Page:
6.  Has Resistant Culture ever played off the continent? Any plans for touring overseas?
Nothing off the continent yet, but we're hoping to tour Europe and Mexico asap.

7.  Speaking of activities outside of the band, what does each member do for a living, and do any of your jobs conflict with the band ideology?

         We work as independent contractors in various fields. We don't always have control over what our clients think and do, but we all do non-profit/charity/volunteer work in our spare time and donate what we can (including a portion of mp3 sales of our albums) to our favorite causes. Again, we don't have a totalizing ideology, even within the band we're all different, though we have a common vision and our individual perspectives can be honored for their diversity and synergy.

8.  Considering the band works as a collective, what movie would you say best encapsulates the beliefs of the band and why?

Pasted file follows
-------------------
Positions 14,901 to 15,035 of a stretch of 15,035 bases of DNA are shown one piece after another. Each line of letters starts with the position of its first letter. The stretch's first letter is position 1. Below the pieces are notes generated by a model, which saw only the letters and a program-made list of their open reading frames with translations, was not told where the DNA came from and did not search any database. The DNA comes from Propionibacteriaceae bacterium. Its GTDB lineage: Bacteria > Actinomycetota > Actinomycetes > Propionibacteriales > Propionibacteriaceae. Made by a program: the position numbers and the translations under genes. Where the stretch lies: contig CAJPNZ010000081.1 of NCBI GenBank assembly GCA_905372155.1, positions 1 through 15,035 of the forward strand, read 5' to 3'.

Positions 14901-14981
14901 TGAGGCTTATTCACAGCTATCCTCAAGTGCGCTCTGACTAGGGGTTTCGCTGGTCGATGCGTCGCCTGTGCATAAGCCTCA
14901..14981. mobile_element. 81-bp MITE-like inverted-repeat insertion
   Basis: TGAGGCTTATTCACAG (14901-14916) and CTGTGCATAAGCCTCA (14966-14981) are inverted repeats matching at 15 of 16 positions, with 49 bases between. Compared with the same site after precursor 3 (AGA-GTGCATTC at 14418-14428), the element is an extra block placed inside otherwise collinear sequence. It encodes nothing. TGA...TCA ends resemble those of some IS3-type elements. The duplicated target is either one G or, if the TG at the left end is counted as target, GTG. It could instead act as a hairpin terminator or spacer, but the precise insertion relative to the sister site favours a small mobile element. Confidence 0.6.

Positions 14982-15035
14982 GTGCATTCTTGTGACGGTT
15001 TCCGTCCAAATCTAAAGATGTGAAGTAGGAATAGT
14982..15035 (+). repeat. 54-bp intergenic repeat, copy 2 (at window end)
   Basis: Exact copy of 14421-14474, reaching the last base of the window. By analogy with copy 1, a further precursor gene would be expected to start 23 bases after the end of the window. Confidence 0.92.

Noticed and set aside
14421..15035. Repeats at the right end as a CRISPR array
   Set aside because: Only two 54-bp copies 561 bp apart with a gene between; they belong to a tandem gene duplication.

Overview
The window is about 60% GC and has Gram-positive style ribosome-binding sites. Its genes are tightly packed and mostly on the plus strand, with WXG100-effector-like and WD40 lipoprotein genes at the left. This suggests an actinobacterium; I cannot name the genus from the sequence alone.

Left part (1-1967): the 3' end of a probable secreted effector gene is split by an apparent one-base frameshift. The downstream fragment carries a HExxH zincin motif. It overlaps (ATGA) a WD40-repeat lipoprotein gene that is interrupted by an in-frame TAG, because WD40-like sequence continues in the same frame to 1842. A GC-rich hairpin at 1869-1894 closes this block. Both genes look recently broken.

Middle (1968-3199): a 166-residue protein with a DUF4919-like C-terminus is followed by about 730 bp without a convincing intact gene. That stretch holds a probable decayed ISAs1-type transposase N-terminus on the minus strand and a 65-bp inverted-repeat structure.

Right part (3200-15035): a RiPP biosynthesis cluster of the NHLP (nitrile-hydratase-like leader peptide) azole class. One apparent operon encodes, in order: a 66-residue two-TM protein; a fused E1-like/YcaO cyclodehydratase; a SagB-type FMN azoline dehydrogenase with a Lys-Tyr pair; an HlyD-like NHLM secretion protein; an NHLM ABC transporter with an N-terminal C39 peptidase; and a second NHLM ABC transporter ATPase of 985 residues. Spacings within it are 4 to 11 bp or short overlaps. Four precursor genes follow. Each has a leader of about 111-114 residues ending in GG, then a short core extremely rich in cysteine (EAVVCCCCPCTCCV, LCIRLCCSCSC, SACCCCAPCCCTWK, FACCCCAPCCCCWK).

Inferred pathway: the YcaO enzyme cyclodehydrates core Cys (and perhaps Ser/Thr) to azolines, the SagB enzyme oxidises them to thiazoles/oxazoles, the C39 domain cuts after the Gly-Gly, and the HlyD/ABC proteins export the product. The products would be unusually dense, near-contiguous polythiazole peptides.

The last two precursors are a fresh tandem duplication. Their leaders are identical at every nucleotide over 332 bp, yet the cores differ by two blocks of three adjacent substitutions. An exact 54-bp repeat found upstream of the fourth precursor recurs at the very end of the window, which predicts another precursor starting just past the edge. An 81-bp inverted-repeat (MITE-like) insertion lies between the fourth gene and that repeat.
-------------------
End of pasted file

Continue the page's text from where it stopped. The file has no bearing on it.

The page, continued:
Dreamkeeper! It's a modern film about Native American traditional stories. It depicts the struggle to live by the ways of Earth, a struggle that sooner or later all of humanity will have to face.

9.  Any final thoughts?

           We encourage folks to start learning to grow food, find local sources of fresh clean water, and develop personal and family disaster preparedness strategies that include emergency kits, food and water storage, and plans for sheltering in place and evacuation. There’s a lot we can do to be prepared for small to large scale, short to long duration disruption in the systems of support that we are unfortunately completely dependent on for survival in modern industrial society. The collapse is happening rapidly and the time to prepare is now. We don't believe in an "end of the world" doomsday, it's just undeniable at this point that artificial stability is an illusion and the resources we take for granted today may be in short supply or gone tomorrow. Most importantly, we encourage people to be their own leaders, follow their own paths, think for themselves, make their own choices, and question everything.